A short conversation with Virgel Hammonds of RSU 2
Are you glad you undertook the project of implementing a learner-centered education system?
Absolutely. I feel it?s the right move to positively impact and support all children, versus a traditional system that may help many children and not the children that struggle with learning. A true standards-based and learning-centered model ensures success for all kids.
Given that it's too early for data, what makes you think this system is having a positive impact?
It?s the feedback we?re getting from teachers and students. I?m in constant dialogue with teachers and trying to understand how we can improve. The feedback from teachers is that they?re working extremely hard, but they?re seeing the results from our kids. The specific instruction that each child needs is being addressed. In respect to kids, they?re finding that they?re able to learn in a variety of ways. They?re able to make mistakes in the learning process but still achieve advanced levels of knowledge while proving and showing evidence of learning that?s beneficial to them. That brings them a great deal of satisfaction, but we still have quite a bit of work to do.
Given the chance, what would you have done differently?
A piece that we’re really working on now?is to develop partnerships with community members outside of our school walls. We want to provide kids with learning opportunities that extend beyond the classroom. If we had had those in place, that would have been extremely beneficial. Right now, that’s what we’ve been striving to build this past spring and this summer so that we have those in place for this fall. Kids would often ask, “Why do I need to learn those standards? I’m never going to use this.” If they could see daily how the classroom instruction correlates to the real world, it makes learning more meaningful to the child.
How have you excelled?
I think the piece that I’m really proud of is the time that our teachers and administrators have taken to listen to students in addition to the continued focus on involving parents in the process. And the leadership team ? the time they’ve taken to make sure our staff is adjusting and supported throughout the instructional year. The level of student involvement in the policies of the schools has been tremendous. To hear kids say, “I was part of shaping the honor role policy”?that’s wonderful. How often do you hear that in schools? We’ve excelled not just in the learning process but also in how our schools run on a daily basis.
What changes are you seeing in your teachers? Do they support the effort?
As the report lays out, our teachers are working extremely hard. I’ve heard teachers say, “I’ve worked harder than I ever have before in all my years as an educator yet it’s meaningful because I can see the growth in the kids.” Our big goal this year is refining our instructional practices. Now that our proficiency standards and reporting processes are established throughout the RSU, we can continue to grow and hone our skills instructionally and improve as learning practitioners.
What are parents’ reactions?
Parents, more than anything, want what?s best for their children. Many have asked many questions to ensure the success of their children. Though we?ve had countless parent meetings, we continue to answer questions and show them processes and invite them to classrooms and let them know that things are improving quickly. We?ll continue to do that. I think that?s the practice at all schools, all learning systems. That?s something we should always strive to do ? involve parents in the educational process. We need to partner with them to ensure the success of all kids.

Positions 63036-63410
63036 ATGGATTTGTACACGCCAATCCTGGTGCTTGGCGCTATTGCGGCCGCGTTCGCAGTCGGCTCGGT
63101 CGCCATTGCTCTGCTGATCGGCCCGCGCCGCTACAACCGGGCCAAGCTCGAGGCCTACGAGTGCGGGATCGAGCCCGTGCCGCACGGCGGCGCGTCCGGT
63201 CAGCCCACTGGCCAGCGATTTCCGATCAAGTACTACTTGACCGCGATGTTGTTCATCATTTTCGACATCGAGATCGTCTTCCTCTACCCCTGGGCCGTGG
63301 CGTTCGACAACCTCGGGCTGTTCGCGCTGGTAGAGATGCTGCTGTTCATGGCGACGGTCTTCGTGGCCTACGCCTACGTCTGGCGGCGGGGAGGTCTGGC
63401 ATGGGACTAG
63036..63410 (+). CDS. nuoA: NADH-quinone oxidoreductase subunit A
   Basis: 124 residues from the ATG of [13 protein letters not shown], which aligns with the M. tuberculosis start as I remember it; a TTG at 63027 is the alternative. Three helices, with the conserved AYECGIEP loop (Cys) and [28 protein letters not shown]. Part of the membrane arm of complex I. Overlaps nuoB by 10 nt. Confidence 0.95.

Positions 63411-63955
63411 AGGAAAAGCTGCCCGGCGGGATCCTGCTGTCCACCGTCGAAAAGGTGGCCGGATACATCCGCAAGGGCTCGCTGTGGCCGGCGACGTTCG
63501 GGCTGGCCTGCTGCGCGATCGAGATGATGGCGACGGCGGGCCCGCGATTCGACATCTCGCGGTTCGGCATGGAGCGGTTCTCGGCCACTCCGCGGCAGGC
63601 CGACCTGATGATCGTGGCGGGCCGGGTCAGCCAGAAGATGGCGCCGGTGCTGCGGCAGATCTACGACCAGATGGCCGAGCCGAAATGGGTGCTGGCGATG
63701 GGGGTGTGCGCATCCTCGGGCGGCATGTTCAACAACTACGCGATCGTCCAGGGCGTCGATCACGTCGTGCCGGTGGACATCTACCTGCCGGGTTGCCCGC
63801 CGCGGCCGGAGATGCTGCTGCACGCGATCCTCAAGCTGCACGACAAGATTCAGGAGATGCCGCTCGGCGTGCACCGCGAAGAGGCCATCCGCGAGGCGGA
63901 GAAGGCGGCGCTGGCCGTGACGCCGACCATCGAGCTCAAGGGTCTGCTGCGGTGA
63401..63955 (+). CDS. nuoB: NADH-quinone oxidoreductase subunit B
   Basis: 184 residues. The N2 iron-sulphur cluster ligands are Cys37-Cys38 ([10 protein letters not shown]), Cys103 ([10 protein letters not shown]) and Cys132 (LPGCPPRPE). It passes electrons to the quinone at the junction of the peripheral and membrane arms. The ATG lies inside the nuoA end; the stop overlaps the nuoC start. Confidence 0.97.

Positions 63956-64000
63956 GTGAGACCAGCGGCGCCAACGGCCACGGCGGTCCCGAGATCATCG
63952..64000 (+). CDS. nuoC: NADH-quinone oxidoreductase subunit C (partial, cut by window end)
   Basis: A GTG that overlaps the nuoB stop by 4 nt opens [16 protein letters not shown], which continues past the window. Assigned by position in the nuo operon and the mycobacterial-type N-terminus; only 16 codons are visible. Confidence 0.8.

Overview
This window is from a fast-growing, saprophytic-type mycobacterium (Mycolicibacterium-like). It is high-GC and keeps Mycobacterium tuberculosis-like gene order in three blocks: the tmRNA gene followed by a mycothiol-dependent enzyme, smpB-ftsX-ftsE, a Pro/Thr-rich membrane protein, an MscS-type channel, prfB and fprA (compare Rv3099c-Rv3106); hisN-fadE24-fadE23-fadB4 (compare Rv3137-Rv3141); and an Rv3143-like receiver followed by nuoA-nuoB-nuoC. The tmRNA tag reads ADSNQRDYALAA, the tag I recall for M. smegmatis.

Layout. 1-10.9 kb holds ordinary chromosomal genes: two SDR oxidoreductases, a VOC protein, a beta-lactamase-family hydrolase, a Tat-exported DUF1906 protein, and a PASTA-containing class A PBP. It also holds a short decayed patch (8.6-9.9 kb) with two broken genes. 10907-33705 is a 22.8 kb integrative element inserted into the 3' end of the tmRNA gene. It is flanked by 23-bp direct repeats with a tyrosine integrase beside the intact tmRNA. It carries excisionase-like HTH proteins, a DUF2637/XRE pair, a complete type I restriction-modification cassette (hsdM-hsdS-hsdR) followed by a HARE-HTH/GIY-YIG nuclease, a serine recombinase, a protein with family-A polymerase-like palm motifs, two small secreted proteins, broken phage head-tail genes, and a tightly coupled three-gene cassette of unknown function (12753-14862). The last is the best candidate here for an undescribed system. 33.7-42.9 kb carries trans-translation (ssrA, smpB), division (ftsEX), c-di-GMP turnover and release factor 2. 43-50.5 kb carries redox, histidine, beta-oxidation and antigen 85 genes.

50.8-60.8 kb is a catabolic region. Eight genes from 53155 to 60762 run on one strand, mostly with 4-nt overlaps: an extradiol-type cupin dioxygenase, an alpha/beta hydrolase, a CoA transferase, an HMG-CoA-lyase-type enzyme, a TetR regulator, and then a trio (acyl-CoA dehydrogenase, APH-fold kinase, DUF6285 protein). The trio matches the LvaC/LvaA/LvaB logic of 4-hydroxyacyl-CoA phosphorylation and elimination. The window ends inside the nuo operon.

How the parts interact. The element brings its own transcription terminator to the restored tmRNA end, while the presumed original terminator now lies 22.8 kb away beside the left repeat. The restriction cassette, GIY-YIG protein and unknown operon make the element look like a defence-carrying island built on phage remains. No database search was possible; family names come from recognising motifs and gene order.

What differences do you see in student behavior, participation, etc.?
Student participation this year has been amazing. I’ve had countless student meetings. We ask, “What isn’t working well?” “Why isn’t it working well?” “What are other kids saying?” Having that honest dialogue has been fantastic. We’ve pulled in a number of kids from different communities and have asked what helped them to develop more ownership of learning processes in their schools. We’ve been extremely thankful that they’ve given up hours of their summer time to come to my office and talk about what we can do better.
What are the next steps for RSU 2?
We?ll continue to refine our standards and provide training and support for our teachers and our kids, in addition to our parents. A big focus is around instruction, so now that our standards are more in place, and we don?t need to teach many of our teachers about Educate software and how to use it as an instructional tool, we can focus on how do we improve our craft? How do we make sure kids are continuing to improve in the learning process and give them that voice? This year?s all about refinement and improving.
I?m extremely proud of the staff, the leadership team and our kids. They?ve really taken the bull by the horns and made this entire process their own. The staff and the kids have really taken a great deal of ownership. Though the standards may be the same, the approach may be different in each of our schools. It?s phenomenal to see the amount of growth that?s occurred.
This Center for Best Practice is a collaboration between the Maine Department of Education and the Nellie Mae Education Foundation, made possible by the contributions of the Maine schools that share their stories.